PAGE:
attenuate

[v. uh-ten-yoo-eyt; adj. uh-ten-yoo-it, -eyt]
verb (used with object), attenuated, attenuating.
1.
to weaken or reduce in force, intensity, effect, quantity, or value: to attenuate desire.
2.
to make thin; make slender or fine.
3.
Bacteriology, Immunology. to render less virulent, as a strain of pathogenic virus or bacterium.
4.
Electronics. to decrease the amplitude of (an electronic signal).
verb (used without object), attenuated, attenuating.
5.
to become thin or fine; lessen.
adjective
6.
weakened; diminishing.
7.
Botany. tapering gradually to a narrow extremity.

Origin:
1520–30; < Latin attenuātus (past participle of attenuāre to thin, reduce). See at-, tenuis, -ate1

overattenuate, verb (used with object), overattenuated, overattenuating.
subattenuate, adjective
subattenuated, adjective
unattenuated, adjective
unattenuatedly, adverb
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Based on the Random House Dictionary, © Random House, Inc. 2014.
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World English Dictionary
attenuate
 
vb
1.  to weaken or become weak; reduce in size, strength, density, or value
2.  to make or become thin or fine; extend
3.  (tr) to make (a pathogenic bacterium, virus, etc) less virulent, as by culture in special media or exposure to heat
 
adj
4.  diluted, weakened, slender, or reduced
5.  botany tapering gradually to a point
 
[C16: from Latin attenuāre to weaken, from tenuis thin]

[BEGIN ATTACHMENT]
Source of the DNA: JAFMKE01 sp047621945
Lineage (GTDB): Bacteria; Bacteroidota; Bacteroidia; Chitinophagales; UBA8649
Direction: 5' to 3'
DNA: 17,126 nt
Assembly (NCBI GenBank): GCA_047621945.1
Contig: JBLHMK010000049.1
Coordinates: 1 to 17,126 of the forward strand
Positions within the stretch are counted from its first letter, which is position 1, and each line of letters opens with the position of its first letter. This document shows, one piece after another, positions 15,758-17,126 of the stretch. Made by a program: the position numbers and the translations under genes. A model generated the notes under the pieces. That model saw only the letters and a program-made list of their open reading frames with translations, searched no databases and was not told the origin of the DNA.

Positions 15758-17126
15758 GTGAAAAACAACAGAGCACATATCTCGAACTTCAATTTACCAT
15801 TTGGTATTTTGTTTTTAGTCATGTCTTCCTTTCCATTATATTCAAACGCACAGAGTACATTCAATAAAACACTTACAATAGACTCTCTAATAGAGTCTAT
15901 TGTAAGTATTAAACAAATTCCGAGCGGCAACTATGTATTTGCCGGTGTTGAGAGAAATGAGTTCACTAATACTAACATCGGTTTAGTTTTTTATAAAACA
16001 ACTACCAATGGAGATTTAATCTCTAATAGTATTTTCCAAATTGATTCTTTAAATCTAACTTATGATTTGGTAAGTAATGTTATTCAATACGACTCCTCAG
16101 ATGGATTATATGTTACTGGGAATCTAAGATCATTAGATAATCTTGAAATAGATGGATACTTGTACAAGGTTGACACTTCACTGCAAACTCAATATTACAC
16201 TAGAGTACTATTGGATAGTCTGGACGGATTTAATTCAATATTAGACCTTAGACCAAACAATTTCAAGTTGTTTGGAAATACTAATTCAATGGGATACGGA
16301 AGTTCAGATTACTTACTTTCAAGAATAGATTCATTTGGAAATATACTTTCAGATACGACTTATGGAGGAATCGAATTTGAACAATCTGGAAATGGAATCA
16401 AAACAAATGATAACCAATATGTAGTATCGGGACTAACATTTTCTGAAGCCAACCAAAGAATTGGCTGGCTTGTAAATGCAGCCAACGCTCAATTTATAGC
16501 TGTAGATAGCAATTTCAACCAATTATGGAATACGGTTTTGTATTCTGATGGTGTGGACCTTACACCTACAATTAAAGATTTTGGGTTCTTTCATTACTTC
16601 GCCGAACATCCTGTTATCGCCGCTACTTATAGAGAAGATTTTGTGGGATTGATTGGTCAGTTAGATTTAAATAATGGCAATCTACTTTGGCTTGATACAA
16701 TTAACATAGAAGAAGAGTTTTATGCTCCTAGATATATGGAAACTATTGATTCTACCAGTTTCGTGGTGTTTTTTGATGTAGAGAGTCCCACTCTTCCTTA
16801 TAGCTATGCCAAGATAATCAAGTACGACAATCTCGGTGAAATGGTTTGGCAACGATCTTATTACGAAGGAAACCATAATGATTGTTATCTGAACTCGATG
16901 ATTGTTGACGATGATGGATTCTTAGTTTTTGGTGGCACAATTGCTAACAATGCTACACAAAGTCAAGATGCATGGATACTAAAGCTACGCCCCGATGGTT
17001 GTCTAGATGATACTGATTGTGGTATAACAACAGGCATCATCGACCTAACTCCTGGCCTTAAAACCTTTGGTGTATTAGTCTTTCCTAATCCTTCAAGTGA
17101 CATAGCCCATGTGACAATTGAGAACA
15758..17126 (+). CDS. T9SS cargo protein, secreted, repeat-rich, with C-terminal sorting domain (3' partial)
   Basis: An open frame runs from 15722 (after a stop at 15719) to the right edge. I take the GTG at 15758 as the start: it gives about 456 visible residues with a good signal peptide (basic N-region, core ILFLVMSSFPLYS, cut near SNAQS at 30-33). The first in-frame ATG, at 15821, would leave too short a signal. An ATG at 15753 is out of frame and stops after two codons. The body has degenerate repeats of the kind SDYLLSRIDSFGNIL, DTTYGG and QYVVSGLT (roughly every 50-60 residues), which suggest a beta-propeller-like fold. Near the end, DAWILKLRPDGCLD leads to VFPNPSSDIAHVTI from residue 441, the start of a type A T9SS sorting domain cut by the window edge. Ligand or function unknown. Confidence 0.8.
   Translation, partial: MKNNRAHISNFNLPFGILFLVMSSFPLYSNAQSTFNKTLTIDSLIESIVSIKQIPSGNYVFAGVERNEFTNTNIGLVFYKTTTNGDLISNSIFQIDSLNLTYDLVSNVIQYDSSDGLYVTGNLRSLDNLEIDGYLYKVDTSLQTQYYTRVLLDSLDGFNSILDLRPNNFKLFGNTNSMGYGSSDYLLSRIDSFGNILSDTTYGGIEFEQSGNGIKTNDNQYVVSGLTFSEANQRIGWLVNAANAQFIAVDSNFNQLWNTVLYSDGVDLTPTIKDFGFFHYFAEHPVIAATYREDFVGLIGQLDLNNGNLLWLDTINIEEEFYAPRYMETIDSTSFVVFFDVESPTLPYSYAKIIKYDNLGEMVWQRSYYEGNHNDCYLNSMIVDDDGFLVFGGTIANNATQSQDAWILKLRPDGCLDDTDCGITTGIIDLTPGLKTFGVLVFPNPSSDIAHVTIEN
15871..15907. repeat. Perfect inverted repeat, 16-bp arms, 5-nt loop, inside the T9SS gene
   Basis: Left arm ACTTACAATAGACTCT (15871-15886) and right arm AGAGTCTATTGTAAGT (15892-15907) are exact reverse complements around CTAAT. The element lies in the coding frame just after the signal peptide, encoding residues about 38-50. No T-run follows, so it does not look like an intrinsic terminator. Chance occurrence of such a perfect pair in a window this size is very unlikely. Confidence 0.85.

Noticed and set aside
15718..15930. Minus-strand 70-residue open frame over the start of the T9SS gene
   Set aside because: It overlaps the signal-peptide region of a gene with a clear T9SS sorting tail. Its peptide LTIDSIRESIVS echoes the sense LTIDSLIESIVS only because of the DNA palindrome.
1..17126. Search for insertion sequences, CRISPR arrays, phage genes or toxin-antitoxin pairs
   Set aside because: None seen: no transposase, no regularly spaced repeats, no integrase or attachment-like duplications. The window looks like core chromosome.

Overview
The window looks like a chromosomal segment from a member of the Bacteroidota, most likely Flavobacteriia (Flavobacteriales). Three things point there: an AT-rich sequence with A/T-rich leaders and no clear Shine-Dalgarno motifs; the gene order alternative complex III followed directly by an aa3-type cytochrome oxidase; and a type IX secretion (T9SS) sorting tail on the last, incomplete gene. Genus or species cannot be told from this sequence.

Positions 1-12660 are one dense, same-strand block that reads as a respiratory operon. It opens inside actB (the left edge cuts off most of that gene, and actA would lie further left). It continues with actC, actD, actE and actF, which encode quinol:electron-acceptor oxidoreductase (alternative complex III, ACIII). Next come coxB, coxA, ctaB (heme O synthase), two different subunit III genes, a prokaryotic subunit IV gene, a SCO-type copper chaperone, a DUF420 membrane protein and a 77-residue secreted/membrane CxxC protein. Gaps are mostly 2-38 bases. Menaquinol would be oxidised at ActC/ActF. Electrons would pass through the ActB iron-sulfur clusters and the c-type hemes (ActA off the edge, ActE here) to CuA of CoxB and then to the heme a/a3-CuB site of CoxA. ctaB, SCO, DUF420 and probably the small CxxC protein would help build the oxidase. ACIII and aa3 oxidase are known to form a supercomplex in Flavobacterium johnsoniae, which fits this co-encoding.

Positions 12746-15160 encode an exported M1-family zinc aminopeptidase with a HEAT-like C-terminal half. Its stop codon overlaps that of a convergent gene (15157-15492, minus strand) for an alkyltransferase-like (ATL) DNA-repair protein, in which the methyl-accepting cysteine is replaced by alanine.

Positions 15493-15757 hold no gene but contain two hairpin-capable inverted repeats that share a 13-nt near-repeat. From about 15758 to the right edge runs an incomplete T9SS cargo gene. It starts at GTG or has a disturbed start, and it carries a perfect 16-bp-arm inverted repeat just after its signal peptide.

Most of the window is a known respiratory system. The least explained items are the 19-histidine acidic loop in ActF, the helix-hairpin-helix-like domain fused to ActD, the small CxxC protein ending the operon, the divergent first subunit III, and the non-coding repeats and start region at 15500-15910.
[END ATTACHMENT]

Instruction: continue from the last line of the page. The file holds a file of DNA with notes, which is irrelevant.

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Etymonline
Word Origin & History

attenuate
"to make thin, to make less," 1520s, from L. attenuatus, pp. of attenuare "to make thin," from ad- "to" + tenuare "make thin," from tenuis "thin" (see tenet). Related: Attenuating (early 17c.).
Online Etymology Dictionary, © 2010 Douglas Harper
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American Heritage
Medical Dictionary

attenuate at·ten·u·ate (ə-těn'yōō-āt')
v. at·ten·u·at·ed, at·ten·u·at·ing, at·ten·u·ates

  1. To reduce in force, value, amount, or degree; weaken; diminish.

  2. To make bacteria or viruses less virulent.

adj.
Reduced or weakened, as in strength, value, or virulence.
The American Heritage® Stedman's Medical Dictionary
Copyright © 2002, 2001, 1995 by Houghton Mifflin Company. Published by Houghton Mifflin Company.
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Example sentences
Similarly, resource wealth also attenuated the risk of conflict.
As a result, the light of the blue sun is strongly scattered and attenuated.
Well, okay, but this risk can be significantly attenuated before
  transplantation.
If the light is not attenuated by atmospheric conditions, the visibility is
  said to be unlimited.
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